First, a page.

The release of S.'s interest in the street and easements to plaintiffs was valid. It was not a severance of the easements, but reinvested them in the owner of the land. APPEAL from a judgment rendered at special term. Burrill, Zabriskie & Burrill, for resp'ts; Davies & Rapallo, for
BRADY, J.-This action was commenced June 13, 1889, and resulted in a judgment awarding to the plaintiffs $1,200, for loss of rents, and granting an injunction unless the defendants paid for a conveyance of the easements appurtenant to plaintiffs' premises the sum of $5,000. It is found by the learned judge who presided at the trial that the plaintiffs' testator united, while living, and a member of Macy & Co., in a lcase to one William Simpson, for five years, of the whole of the locus in quo from September 1, 1888, and that the lessee, since that time, had been in possession of the premises. Upon this fact and the time of the commencement of the action, the defendants requested the court to find as follows:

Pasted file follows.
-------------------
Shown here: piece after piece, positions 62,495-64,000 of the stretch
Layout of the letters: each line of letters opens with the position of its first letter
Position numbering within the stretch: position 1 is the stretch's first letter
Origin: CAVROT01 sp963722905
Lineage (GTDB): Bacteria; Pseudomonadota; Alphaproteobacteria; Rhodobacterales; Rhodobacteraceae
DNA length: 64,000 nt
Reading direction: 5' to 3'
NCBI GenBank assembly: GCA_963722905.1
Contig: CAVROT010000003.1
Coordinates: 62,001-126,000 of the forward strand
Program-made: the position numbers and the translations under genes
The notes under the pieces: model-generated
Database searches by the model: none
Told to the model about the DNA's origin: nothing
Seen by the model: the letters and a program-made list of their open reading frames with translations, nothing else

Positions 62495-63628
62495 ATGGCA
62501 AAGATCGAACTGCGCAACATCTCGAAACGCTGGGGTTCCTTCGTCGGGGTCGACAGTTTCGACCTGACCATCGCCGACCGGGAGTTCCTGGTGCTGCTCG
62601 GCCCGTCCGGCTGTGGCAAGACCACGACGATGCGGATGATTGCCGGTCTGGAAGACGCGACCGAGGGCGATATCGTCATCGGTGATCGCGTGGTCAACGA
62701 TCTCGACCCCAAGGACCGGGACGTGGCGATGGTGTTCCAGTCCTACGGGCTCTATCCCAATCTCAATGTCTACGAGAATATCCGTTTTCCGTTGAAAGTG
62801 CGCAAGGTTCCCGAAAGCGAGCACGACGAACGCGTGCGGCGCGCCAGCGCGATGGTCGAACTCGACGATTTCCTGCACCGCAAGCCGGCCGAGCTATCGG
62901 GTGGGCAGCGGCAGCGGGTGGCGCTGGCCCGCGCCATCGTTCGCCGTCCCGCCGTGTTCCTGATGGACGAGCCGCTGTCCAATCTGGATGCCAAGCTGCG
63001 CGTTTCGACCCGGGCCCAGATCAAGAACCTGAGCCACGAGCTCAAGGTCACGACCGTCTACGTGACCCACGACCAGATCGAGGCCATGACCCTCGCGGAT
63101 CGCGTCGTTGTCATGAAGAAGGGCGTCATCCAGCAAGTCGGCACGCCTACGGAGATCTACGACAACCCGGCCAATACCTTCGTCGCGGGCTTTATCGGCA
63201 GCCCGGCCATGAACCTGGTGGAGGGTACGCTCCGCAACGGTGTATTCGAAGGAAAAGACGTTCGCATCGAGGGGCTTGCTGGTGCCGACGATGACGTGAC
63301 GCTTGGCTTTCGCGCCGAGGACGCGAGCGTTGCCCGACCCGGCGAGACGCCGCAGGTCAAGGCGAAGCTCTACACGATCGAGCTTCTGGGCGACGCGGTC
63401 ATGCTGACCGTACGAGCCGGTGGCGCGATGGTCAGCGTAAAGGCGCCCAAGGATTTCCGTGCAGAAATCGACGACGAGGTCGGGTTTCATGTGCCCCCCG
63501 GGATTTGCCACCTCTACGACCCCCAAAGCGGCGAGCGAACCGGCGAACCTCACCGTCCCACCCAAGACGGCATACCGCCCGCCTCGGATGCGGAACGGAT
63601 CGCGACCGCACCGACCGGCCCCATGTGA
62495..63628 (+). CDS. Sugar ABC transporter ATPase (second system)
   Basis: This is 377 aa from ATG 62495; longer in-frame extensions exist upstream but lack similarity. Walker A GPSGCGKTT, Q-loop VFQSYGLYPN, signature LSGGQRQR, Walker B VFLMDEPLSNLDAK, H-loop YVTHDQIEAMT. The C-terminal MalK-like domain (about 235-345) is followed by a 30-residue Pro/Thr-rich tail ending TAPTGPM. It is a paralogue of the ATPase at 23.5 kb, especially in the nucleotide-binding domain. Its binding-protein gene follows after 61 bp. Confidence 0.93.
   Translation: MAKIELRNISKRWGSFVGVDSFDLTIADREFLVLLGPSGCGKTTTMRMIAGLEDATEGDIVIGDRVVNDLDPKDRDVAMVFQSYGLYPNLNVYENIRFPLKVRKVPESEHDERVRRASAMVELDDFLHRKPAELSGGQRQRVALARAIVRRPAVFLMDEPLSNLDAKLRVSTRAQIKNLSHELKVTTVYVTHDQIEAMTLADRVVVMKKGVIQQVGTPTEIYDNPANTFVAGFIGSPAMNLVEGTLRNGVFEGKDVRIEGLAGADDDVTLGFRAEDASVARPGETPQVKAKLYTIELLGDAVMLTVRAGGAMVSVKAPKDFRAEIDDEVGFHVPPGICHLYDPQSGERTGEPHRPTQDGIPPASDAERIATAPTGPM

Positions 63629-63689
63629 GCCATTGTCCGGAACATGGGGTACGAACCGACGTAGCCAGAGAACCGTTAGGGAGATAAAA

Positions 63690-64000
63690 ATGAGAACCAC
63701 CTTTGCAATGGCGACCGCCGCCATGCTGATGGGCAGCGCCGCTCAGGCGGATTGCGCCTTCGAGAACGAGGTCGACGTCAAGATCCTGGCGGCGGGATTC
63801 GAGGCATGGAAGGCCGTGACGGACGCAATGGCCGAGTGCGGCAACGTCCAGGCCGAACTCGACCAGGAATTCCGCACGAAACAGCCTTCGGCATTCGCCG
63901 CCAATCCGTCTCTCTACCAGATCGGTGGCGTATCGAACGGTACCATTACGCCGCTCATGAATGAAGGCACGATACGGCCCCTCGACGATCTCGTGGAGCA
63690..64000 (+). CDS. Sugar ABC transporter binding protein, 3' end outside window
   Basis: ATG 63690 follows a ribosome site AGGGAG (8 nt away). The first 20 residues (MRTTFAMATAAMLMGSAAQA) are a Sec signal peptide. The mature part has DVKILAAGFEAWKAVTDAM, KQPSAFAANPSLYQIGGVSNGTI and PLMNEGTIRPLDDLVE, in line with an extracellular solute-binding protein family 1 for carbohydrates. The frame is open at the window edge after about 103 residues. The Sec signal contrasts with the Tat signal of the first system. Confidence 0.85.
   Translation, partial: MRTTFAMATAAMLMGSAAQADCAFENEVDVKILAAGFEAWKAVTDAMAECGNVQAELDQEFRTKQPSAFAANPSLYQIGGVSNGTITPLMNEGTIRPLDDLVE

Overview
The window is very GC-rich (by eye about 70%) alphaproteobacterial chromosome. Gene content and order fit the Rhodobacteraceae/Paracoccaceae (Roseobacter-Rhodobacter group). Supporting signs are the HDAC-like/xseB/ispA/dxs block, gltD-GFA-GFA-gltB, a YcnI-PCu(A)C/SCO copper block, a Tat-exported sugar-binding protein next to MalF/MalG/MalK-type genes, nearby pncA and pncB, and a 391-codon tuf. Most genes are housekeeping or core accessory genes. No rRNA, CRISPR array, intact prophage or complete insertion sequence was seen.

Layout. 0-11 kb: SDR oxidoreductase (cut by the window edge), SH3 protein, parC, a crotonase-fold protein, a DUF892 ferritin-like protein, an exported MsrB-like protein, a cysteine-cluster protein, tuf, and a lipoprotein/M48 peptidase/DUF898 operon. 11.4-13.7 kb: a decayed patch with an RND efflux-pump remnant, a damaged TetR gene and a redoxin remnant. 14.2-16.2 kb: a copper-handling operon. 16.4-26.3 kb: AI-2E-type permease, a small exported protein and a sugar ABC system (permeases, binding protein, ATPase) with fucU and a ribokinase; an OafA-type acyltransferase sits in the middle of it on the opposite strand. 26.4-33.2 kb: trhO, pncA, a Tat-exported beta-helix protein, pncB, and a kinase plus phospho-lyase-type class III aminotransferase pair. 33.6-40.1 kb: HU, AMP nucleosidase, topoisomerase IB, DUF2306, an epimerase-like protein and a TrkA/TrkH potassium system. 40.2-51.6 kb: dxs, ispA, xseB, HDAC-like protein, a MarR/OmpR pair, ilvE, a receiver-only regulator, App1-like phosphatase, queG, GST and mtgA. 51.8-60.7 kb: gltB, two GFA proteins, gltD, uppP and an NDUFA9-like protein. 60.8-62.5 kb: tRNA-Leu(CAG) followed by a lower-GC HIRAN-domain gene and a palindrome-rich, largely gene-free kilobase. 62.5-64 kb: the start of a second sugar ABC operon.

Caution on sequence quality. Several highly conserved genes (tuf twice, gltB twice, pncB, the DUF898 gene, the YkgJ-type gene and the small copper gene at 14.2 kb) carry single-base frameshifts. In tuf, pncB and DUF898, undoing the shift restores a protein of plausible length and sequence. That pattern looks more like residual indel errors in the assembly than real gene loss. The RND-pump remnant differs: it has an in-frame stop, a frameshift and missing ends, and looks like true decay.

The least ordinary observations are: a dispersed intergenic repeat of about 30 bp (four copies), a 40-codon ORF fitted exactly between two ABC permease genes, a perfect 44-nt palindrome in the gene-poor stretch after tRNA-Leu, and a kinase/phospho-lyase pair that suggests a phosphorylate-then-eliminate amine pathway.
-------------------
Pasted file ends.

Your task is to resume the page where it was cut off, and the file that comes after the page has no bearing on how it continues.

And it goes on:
" Twenty-first. On the 28th day of August, 1888, said Theodore E. Macy and Charles H. Macy, comprising the firm of Macy & Co., leased to William Simpson the whole of said property for the term of five years from September 1, 1888, at the yearly rental of $4,200, and said Simpson has since that time been in possession thereof as tenant under said lease." Which was refused. This presents the appellants' first point on the brief, in which it is contended that the judgment should be so modified as to be operative only upon the expiration of the demise to Simpson. It is not disputed that the plaintiffs are entitled to an injunction for the protection of their reversionary interest, but insisted that such interest is amply protected by an injunction which becomes operative when the estate rests in possession. This view is fallacious. The right of the owners of the reversion to protect the inheritance seems to be settled law. The Code of Civil Procedure, $ 1665, provides that a person seized of an estate in reversion or remainder may maintain an action founded upon an injury done to the inheritance, notwithstanding any intervening estate for life or for years; see, also, Mortimer v. Ei. Ry. Co., 57 Super. Ct., 509; 29 N. Y. State Rep., 262. But, if any doubt exist, it is dispelled by a release from the lessee of all interest in the street and avenue in which the premises are situate, and in any easements appurtenant thereto which were assigned or transferred by the lease, or which the lessee had or owned, or which was taken or appropriated by the Manhattan Elevated Railway Co. or Metropolitan Railway Co. This paper was executed at the request of Mr. Macy, and without consideration. It was regarded by Mr. Simpson as of no value to him, and he signed out of courtesy to Mr. Macy. The facts of its execution and delivery still exist, however, and as Mr. Simpson does not claim any relief in reference to it, and abides by it and its effect, whatever that may be, it is not in the power of the defendants to assail or question it, except as to its legal effects upon the defendants in this proceeding. If it convey nothing to the grantees, it is of no value to them; if it does, it must be placed to their credit